Stacks is a great feature introduced in macOS Mojave that automatically tidies up your desktop by neatly organizing files into different groups on the side of the screen. To clean up a cluttered desktop, you can use stacks, and then use the grouping and sorting options to personalize the appearance of the stacks to your liking.
The desktop is very important to most Mac users. Many users save files and projects that they are actively working on on the desktop. However, over time, it tends to get cluttered.
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Tidy desktops around the world
Macs used to be able to display a folder in the Dock as a group of files, but this is where the main difference between the old stacks and desktop stacks in macOS lies.
Simply put, the stack in the Dock is just a shortcut to a folder, and the stacks for the desktop are more than that. First of all, this is a new way to organize files that can accumulate on the desktop over time and make working with it inconvenient.
A short list of what you can do with stacks:
- Clean up your desktop by organizing files into appropriate groups;
- Group images, documents, spreadsheets, PDFs, and more into stacks;
- Sort stacks by key file parameters, including date and tags;
- Drag a file from the stack to the document and vice versa;
- Easily clean up all files in the stack;
- Best feature of stacks: they are sorted automatically…
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How to organize files on your desktop using stacks
To organize the files on your desktop in a stack, follow these steps:
1. Click on the desktop;
2. Click the menu “View” in Finder, then select the option “Collect in piles”…
Thus, the desktop will turn from such …
… in this one.
3. To return to the previous view of the desktop, uncheck the box. “Collect in piles” on the menu “View”…
Stacks on Mac have various sorting and grouping options to help you organize your files to your liking.
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To configure grouping and sorting options for stacks and files within them, right-click on the desktop, then select “Group stacks” from the pop-up menu, and then choose the appropriate option from the submenu:
Please select “Group stacks”to customize how the stacks themselves are positioned on the desktop.
- Not chosen – do not sort stacks on the desktop.
- Type – grouping on the desktop by file type.
- By date – sorting by the last open stacks.
- By date added – sorting stacks on the desktop depending on the date they were added.
- By date of change – grouping of stacks depending on the date of the last change.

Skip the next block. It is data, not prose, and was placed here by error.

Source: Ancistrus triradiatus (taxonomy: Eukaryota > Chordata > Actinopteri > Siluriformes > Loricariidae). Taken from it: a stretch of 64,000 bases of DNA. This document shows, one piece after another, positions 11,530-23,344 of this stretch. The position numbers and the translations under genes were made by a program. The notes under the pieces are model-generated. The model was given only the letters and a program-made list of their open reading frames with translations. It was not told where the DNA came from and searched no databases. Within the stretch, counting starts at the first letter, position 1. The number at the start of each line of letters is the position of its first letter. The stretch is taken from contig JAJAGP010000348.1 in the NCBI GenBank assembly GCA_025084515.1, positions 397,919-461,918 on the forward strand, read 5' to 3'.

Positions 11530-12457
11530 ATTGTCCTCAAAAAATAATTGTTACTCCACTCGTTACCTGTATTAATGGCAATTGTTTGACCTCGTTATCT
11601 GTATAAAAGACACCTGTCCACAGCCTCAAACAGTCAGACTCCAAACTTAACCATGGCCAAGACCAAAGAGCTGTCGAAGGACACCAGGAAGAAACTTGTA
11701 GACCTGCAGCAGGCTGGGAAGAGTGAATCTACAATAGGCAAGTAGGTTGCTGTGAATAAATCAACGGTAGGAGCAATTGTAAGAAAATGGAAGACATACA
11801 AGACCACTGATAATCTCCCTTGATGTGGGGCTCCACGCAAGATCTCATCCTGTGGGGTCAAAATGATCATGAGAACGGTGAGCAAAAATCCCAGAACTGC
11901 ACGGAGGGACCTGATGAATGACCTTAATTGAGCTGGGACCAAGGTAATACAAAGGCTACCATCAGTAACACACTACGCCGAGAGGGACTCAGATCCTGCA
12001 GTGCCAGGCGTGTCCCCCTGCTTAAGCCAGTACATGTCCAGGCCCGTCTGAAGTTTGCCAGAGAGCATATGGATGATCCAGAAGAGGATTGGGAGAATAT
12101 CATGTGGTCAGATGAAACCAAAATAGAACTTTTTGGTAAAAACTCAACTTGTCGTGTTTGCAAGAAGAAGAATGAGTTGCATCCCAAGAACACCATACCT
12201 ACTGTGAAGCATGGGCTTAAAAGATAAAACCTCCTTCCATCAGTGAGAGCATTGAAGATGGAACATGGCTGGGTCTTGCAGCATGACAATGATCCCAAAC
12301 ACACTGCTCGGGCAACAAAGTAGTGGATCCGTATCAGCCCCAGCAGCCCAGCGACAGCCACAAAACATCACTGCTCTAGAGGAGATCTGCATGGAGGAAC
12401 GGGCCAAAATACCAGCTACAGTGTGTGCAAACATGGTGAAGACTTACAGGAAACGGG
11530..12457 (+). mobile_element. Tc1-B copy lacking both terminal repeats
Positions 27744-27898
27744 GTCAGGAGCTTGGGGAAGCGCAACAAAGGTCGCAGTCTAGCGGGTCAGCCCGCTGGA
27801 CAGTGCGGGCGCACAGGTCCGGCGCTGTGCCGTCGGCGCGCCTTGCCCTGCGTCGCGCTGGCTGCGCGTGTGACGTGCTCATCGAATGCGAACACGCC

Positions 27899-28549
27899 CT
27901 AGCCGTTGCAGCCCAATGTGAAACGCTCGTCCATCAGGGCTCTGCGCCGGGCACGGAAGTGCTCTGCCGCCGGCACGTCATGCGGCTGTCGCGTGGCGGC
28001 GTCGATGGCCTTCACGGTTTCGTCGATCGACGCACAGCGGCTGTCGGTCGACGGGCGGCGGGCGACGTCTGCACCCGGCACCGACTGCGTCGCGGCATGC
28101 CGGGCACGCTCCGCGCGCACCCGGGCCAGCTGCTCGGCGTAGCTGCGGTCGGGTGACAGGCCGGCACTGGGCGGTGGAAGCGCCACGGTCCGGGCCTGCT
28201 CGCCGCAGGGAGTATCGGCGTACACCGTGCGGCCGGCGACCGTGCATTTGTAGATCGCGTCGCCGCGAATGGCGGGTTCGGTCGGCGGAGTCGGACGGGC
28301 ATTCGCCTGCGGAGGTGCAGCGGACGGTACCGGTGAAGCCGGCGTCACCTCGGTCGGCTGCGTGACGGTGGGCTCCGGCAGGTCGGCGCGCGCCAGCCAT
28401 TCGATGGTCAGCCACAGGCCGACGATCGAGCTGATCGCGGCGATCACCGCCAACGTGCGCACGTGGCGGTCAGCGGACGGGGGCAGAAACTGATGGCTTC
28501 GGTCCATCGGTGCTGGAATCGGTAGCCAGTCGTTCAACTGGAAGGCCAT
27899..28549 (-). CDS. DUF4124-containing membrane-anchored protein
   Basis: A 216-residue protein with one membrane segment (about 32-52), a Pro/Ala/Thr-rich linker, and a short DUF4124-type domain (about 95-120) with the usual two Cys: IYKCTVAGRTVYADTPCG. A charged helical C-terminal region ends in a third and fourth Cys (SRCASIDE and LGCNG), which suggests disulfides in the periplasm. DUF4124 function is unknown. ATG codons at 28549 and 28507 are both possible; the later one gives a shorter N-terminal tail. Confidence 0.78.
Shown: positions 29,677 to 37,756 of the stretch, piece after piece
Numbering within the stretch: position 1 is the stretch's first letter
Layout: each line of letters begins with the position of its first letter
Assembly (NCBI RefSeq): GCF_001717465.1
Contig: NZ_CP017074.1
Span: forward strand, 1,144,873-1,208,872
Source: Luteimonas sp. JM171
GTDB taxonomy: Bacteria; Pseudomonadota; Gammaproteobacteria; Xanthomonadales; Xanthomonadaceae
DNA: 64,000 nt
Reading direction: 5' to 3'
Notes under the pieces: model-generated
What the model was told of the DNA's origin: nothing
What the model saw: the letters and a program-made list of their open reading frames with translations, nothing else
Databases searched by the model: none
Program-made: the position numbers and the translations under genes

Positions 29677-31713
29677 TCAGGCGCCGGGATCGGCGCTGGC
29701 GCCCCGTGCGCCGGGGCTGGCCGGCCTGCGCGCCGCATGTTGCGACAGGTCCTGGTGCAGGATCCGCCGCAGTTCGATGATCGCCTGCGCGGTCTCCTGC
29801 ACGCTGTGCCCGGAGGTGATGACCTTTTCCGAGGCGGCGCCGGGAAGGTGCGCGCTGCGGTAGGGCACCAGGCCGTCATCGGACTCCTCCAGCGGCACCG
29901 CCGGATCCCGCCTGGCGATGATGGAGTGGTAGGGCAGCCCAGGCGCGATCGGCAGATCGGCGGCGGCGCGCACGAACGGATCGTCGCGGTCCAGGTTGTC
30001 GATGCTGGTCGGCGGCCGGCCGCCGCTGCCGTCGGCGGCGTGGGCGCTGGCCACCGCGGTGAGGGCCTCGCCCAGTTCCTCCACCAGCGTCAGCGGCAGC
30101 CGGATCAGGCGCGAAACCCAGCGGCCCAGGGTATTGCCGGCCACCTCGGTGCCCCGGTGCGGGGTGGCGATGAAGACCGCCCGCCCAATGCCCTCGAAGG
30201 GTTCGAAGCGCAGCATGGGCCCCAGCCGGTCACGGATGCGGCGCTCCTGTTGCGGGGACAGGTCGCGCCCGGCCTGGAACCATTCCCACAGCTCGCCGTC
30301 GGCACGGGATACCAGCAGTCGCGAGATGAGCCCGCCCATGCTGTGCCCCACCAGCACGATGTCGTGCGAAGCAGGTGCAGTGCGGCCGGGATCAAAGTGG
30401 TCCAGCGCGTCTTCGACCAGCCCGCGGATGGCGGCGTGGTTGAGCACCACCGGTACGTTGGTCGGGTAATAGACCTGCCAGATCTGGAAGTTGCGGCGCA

- By creation date – grouping of stacks according to the date of their creation.
- By tags – sorting stacks on the desktop according to their tags.
But that’s not all.
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Other actions with stacks
Desktop stacks also support other actions:
- View the contents of the stack. Click on the stack to see what’s inside.
- Browse the contents of the stack with the mouse / trackpad by hovering over it.
- Drag and Drop – Click on a stack to expand it, then drag and drop the file and drop it into another application.
- Quick File Import – Hover over the stack to select a file, then import it into another application.
Anything the user places on the desktop will automatically be sent to the appropriate stack. For example, a screenshot saved on the desktop will be automatically pushed to the image stack. If you drag an image from the email to the desktop, it will also be sent to the corresponding stack.
Sorting and Grouping options open up some creative options for stacks:
Group work based on time periods. Set project-related asset stacks by date to instantly group work files from specific time periods.
Management of multiple projects. Tag your documents with project-specific metadata when you save them, such as client or project names, and you can greatly expand your use of stacks to manage multiple jobs — simply organize stacks by tags.
Organization of the project. If you want to keep the project file on your desktop, you can quickly import it into other applications by organizing the stack as you see fit. This will automatically group all the image files on your desktop into an image stack, your PDFs and other documents into a document stack, etc.
If you’re working on a complex project with a bunch of files scattered across your desktop, organize your files using stacks for easy import into the project.